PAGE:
Is the following function differentiable?

1. Dec 14, 2011

gipc

I have:
http://img12.imageshack.us/img12/6121/capturerhf.png [Broken]

Is the function differentiable in (0,2)? If so, find its Tangent Plane.

So far I have
We have $(\nabla f)(0,2)=(f_x(0,2).f_y(0,2))=\ldots=(0,1)$ , so if $f$ is differentiable at $(0,2)$ the only possible differential is $\lambda (h,k)=(\nabla f)(0,2)(h,k)^t=k$ .So I have to analyze $\displaystyle\lim_{(h,k) \to (0,0)} \frac{|f(0+h,2+k)-f(0,2)-\lambda (h,k)|}{ \left\|{(h,k)}\right\|}=0$ but I can't seem to solve it.

And I also don't know how to find a tangent plane

Last edited by a moderator: May 5, 2017
2. Dec 14, 2011

gipc

I came to a conclusion that f is indeed differentiable.

Can someone please help me understand how to prove it? Someone suggested that i use the Taylor expansion but i don't know how to use it. So i'm hoping someone could show me :)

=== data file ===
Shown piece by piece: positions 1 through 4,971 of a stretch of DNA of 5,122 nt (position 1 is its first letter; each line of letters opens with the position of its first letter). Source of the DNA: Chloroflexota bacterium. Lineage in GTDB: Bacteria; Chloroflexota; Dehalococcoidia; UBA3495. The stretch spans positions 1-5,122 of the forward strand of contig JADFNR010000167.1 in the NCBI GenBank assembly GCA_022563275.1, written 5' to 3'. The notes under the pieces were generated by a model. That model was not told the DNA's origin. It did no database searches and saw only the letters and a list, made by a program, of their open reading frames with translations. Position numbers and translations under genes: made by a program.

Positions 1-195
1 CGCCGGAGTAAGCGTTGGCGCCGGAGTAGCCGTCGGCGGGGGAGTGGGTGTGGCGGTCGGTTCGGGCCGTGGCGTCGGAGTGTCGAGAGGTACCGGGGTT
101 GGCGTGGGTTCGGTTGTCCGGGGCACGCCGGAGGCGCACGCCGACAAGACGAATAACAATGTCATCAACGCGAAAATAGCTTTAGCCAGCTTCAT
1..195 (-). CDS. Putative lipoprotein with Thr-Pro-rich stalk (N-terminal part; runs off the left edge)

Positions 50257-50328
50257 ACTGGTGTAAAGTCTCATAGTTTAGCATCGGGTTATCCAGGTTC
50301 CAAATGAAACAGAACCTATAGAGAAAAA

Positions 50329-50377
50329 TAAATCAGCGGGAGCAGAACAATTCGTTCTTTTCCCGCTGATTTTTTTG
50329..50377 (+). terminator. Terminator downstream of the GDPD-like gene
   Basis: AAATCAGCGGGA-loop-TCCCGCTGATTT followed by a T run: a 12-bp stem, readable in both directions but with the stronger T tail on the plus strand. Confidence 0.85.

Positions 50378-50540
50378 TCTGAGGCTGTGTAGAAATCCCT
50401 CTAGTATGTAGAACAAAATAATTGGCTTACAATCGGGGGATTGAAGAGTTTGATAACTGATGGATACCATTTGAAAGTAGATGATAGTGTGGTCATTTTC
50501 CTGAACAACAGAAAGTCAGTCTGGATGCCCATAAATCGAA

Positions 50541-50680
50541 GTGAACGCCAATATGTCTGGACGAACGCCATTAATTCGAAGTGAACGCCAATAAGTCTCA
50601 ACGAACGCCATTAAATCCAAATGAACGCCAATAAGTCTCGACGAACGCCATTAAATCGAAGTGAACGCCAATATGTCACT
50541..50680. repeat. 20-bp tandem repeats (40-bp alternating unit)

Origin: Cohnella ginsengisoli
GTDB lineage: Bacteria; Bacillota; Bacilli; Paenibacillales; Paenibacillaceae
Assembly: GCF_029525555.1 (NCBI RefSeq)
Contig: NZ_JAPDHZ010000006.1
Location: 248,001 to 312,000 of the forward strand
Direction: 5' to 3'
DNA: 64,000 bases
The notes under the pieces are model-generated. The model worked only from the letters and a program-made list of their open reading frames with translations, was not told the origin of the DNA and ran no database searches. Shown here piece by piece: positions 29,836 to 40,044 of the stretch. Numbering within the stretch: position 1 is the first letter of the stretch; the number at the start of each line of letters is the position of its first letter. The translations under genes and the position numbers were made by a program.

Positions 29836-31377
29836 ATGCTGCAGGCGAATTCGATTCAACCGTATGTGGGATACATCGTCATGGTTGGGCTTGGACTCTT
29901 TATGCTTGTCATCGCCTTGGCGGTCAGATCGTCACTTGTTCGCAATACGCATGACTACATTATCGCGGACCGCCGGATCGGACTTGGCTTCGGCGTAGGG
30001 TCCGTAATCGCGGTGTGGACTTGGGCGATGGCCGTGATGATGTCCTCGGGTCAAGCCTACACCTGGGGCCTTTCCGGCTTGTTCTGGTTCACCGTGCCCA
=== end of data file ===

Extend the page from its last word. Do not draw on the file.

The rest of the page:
3. Dec 14, 2011

D H

Staff Emeritus
As a prerequisite, the function needs to be continuous at the point in question for a derivative to exist at that point. Is this function continuous at (x,y)=(0,2)?

Assuming it is continuous, this is a function of two variables, so you need to investigate both the partial with respect to x and with respect to y. For x not equal to zero you will get one pair of partial derivatives, for x equal to zero you will get another. Is the first set equal to the second set in the limit x→0?

4. Dec 14, 2011

gipc

when i try to take the partial derivatives i can't really take them to x->0 and i get stuck with the epsilon business.

The general steps for showing differentiability doesn't really apply here.